His MEP colleague Roberta Metsola asked how, hours after the chairman of  Pilatus Bank was arrested in the US, Malta’s Police Commissioner had not yet directed his force to investigate the bank’s HQ in Malta? 'Has anyone seen him?'

Nationalist MEP Francis Zammit Dimech said it was ironic that the Pilatus Bank chairman, who tried to institute legal proceedings against Maltese media houses and journalists in the United States in an attempt to silence them, had now been arrested on US charges.

He asked why the MFSA took so long to investigate the bank associated with corruption and money laundering involving the Prime Minister’s chief of staff and politically exposed persons from Azerbaijan.

Dr Zammit Dimech called for the bank’s license to be revoked saying the whole issue was damaging the financial sector in Malta which employed thousands of employees.

Political commentator David Thake referred to the time when Mr Sadr was filmed taking luggage out of the bank's Ta' Xbiex offices at night and heading for the airport. At the time the Police Commissioner was interrupted during a fenkata, but took no action.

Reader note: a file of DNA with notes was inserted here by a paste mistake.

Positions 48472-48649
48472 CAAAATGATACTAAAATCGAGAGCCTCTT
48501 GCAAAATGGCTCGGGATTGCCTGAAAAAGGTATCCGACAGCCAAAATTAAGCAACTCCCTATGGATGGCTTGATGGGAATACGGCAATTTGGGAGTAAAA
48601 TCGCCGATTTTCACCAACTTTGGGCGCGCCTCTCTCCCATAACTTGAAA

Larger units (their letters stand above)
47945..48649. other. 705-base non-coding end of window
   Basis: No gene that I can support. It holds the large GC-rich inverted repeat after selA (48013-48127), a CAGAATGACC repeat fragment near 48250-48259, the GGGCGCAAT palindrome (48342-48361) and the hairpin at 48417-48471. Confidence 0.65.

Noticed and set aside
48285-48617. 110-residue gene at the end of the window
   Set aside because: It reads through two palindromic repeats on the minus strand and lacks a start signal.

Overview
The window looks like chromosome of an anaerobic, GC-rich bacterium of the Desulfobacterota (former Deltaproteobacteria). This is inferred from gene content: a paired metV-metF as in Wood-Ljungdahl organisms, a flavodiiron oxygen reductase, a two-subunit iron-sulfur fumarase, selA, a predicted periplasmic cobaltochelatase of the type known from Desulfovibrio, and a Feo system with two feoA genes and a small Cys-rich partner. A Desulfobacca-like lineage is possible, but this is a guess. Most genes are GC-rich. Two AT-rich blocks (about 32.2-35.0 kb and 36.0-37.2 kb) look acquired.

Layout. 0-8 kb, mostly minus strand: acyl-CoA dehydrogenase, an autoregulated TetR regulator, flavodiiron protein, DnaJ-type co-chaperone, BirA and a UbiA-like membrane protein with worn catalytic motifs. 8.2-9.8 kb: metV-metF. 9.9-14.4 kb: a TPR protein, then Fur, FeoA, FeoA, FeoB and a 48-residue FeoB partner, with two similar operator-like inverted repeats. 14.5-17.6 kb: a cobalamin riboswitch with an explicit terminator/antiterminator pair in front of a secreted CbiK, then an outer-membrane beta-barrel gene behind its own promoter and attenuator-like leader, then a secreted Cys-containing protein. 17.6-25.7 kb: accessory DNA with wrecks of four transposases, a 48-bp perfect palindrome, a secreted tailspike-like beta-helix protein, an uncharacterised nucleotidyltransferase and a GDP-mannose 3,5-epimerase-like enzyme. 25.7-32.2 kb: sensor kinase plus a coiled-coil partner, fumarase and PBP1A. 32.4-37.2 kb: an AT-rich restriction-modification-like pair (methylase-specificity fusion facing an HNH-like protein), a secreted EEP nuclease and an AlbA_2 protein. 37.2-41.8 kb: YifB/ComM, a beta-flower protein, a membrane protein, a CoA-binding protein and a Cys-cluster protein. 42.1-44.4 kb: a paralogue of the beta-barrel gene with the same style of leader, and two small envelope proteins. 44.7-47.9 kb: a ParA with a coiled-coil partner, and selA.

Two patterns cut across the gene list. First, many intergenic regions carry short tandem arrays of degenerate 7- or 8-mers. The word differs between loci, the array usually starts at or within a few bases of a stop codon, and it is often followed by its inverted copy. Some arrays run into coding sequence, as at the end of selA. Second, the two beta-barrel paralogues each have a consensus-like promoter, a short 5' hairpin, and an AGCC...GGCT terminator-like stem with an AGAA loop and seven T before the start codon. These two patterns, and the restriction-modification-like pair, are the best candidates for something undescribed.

Mr Thake commented: "Ali Sadr was shocked to see that the NYPD does not eat rabbit while he goes about his dirty business." 


The first reaction from the Labour side was by MP Glenn Bedingfield, a close aide of the Prime Minister's.

Mr Bedingfield wrote on his blog: 'The charges brought against him are not related to his Malta registered bank Pilatus. As the text of the Bill of Indictment itself cautions toward the end, “the entirety of the text of the Indictment and the description of the Indictment set forth herein constitute only allegations, and every fact described should be treated as an allegation”. He said he would await justice to take its course. 

The chairman of the Democratic Party, Anthony Buttigieg, asked a series of questions about how the government will react - see his post below.